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of Plantation Mistresses
in the South
Women in the Civil War era were little more than slaves themselves. Even in the most deluxe of plantations, the mistress of the house was expected to run the household, make clothes, darn socks, make soap, make butter and cream, plan and fix meals, educate children, and keep the valuables locked from the household help.
Despite modern concepts of airhead Southern belles sitting in the shade sipping mint juleps while house slaves wait on her hand and foot is the pintacle of Southern gentility, it is not very accurate. It is true that young debutantes from genteel homes may not have done much in the family, once they were wed they were expected to transition seemlessly to matron of the house. More often than not, she soon found herself totally alienated from the husband who so short a while ago wooed her with flowers and long strolls in the park. She finds herself kept a virtual prisoner in her home; white women from well-to-do families were not allowed away from the grounds unless accompanied by a white man, and her husband would rarely be home. In short, she would find herself trapped; she would find herself tricked.
- The plantation mistress was expected to turn a blind eye to whatever sexual exploits her husband – or any other white gentlemen of the plantation – might do. There were few exceptions. White woman on occasion might whip, beat, or otherwise banish the woman, because she could not do any thing to her husband for his infidelity.
- Women were often deeply involved in the management of their husbands’ estates, much to belie the myth of the Old South. She was expected to supply her husband’s slaves with food, clothing, shelter, and medical care. The majority of women in the South were far removed from the luxurious lies of the South. Fewer than 24% of the 3 million whites had the planter elite, and even they were not nearly as rich as they pretended to be. Planters usually only hired overseers when the master was away.
- On residential plantations (like the Warren’s), wives were expected to grow herbs, plant gardens, blend medicines, dip candles, spin thread, weave cloth, knit socks, sew clothes, supervise hog slaughters, process and cure meats, scour copper utensils, preserve vegetables, and churn butter.
- She held the keys to the household, brought up the children (only the wealthiest families employed mammies).
- She never joined the family and guests at dinner until she locked up the silver and gave the slaves their supper. They were supposed to take on these responsibilities with noble agreement, but diaries, letters, and other hand written works were FILLED WITH LETTERS OF COMPLAINT, not resignation. Many women of plantations felt that the wife was the most complete slave in it.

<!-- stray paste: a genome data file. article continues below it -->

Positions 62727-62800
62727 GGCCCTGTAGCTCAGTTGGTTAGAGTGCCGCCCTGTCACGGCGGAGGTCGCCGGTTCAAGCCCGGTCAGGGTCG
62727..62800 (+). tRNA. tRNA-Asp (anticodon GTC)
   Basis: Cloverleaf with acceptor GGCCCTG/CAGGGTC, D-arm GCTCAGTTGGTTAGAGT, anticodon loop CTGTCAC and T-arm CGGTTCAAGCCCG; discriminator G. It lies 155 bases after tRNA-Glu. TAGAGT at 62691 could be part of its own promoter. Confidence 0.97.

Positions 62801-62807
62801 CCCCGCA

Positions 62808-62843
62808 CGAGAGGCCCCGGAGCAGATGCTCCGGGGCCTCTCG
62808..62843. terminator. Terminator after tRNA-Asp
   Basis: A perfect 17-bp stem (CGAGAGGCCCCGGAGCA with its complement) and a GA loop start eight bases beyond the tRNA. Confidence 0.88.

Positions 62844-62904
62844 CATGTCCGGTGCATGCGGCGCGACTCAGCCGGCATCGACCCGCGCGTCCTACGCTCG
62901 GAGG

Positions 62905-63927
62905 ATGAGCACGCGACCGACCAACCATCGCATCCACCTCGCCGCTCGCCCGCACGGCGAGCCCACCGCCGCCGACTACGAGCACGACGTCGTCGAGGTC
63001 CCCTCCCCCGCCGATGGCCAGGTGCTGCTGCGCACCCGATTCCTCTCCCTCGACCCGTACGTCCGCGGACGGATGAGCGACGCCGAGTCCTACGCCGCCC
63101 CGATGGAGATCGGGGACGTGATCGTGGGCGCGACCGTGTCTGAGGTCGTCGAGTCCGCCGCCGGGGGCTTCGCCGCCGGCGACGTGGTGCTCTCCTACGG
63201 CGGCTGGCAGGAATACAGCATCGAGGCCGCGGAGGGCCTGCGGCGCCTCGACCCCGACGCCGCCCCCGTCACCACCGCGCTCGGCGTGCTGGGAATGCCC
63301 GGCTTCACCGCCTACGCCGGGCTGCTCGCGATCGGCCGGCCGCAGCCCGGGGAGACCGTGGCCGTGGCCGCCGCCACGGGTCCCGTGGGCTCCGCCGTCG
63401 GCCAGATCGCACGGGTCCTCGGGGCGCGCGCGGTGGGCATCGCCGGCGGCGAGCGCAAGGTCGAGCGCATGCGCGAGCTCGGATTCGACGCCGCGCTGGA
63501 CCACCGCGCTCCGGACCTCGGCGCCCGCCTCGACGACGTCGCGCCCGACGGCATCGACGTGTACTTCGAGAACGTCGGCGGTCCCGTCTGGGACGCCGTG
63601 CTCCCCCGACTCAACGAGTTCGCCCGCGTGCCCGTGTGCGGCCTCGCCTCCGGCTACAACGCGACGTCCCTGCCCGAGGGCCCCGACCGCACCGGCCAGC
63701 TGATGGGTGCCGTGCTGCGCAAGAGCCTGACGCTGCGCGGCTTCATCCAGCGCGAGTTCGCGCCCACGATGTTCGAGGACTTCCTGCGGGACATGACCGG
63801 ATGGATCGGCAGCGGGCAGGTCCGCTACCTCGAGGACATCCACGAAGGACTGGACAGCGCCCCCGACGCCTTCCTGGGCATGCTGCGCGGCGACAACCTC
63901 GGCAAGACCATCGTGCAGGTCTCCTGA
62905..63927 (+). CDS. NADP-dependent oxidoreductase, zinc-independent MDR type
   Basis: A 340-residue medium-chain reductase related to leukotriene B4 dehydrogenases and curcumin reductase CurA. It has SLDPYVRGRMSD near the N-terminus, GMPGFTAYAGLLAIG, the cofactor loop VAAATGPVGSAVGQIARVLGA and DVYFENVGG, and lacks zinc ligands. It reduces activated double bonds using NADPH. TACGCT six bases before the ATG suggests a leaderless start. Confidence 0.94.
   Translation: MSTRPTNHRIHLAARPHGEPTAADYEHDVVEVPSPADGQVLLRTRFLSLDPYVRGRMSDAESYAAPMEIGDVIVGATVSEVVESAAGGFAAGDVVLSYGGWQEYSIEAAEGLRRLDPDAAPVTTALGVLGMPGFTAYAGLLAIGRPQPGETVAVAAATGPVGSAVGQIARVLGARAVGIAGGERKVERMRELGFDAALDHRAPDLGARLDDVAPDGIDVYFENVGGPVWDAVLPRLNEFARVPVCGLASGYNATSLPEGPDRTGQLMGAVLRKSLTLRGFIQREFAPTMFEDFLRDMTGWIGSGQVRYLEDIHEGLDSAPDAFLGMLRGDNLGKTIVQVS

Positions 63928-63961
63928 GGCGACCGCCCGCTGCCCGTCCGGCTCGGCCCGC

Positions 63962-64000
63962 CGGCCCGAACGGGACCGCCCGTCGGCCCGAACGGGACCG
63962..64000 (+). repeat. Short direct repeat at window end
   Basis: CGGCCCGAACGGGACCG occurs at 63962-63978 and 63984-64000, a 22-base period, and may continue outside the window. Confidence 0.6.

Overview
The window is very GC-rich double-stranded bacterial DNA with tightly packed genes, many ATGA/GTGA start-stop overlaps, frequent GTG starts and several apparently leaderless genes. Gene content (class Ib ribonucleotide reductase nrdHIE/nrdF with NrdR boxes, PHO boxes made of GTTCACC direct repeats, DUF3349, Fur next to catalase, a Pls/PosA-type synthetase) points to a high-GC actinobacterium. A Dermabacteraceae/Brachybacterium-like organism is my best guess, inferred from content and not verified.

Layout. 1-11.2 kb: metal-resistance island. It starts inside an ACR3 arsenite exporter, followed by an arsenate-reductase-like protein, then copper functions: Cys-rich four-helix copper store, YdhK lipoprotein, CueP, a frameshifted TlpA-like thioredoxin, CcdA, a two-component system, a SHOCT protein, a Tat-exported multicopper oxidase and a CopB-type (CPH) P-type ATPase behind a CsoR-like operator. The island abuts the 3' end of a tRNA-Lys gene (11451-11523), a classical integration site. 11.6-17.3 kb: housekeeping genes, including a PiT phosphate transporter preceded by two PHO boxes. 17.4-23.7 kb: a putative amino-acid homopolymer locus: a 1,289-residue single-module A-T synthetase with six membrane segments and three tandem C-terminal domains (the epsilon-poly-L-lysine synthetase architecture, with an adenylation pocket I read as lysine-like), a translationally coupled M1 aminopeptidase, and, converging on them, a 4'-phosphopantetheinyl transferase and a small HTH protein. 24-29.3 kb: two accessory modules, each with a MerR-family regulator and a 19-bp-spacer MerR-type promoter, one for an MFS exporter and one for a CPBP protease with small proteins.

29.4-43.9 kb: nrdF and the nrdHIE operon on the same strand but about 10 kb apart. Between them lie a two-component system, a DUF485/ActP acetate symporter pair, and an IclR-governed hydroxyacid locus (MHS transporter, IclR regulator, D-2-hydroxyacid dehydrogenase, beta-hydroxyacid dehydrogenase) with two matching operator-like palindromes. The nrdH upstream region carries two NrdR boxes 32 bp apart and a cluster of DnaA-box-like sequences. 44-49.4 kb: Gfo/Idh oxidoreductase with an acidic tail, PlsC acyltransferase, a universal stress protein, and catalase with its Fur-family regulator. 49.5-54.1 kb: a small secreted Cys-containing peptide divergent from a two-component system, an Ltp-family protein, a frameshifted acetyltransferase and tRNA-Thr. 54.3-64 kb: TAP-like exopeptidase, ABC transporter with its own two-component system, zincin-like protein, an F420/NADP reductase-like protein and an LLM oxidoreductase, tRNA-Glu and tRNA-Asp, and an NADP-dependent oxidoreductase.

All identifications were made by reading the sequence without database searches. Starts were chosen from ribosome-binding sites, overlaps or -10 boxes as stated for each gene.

- Women did not resist their dependency, but they sure did resent it. They did not live on mythic estates with pristine white houses. They lived on overlarge working farms where life was anything but easy. Planters’ daughters married around the age of twenty; their Northern counterparts at twenty-four. This was deemed a young age.
- The transformation from belle to matron was abrupt and disconcerting. An unmarried planter’s daughter could be a young fashion plate, pursuing education and romance at her leisure, without a care or responsibility. Suddenly finding herself married, she would be abruptly uprooted and placed on an isolated plantation, where she was supposed to automatically know how to handle her instant family and land. Many new brides were completely unprepared for this. The men blamed the education of females for this; they thought that less should be taught from books, and more from the kitchen and dairy.
- The Mistress’s days were completely filled, and their nights were often tearful. Married plantation life aged these young belles dramatically. They rarely if ever found the romance they were wooed with after marriage. Often, their only joy was in starting their own family. But even this brought added complications to their lives.
- Health was poor in the South, and death in childbirth as well as stillborn children made many women fear having children. And the rampant epidemics made sure that the majority of the wife’s life was spent nursing ill slaves and family members. The only escape was to be sick themselves.
- Wives on a plantation were basically held captive on the remote plantation. It, due to its size, was well removed from the society of the nearby town. Though the men were free to travel when and wherever they wanted, and often did, the women were allowed almost no society. They were excessively chaperoned, and never were allowed to travel off the land without the escort of an adult white male. The men were often gone for long stretches of time, and were always a part of the society where they were at. And they often justified to their wives their imprisonment by saying that their beauty made the loneliness worthwhile. Hah.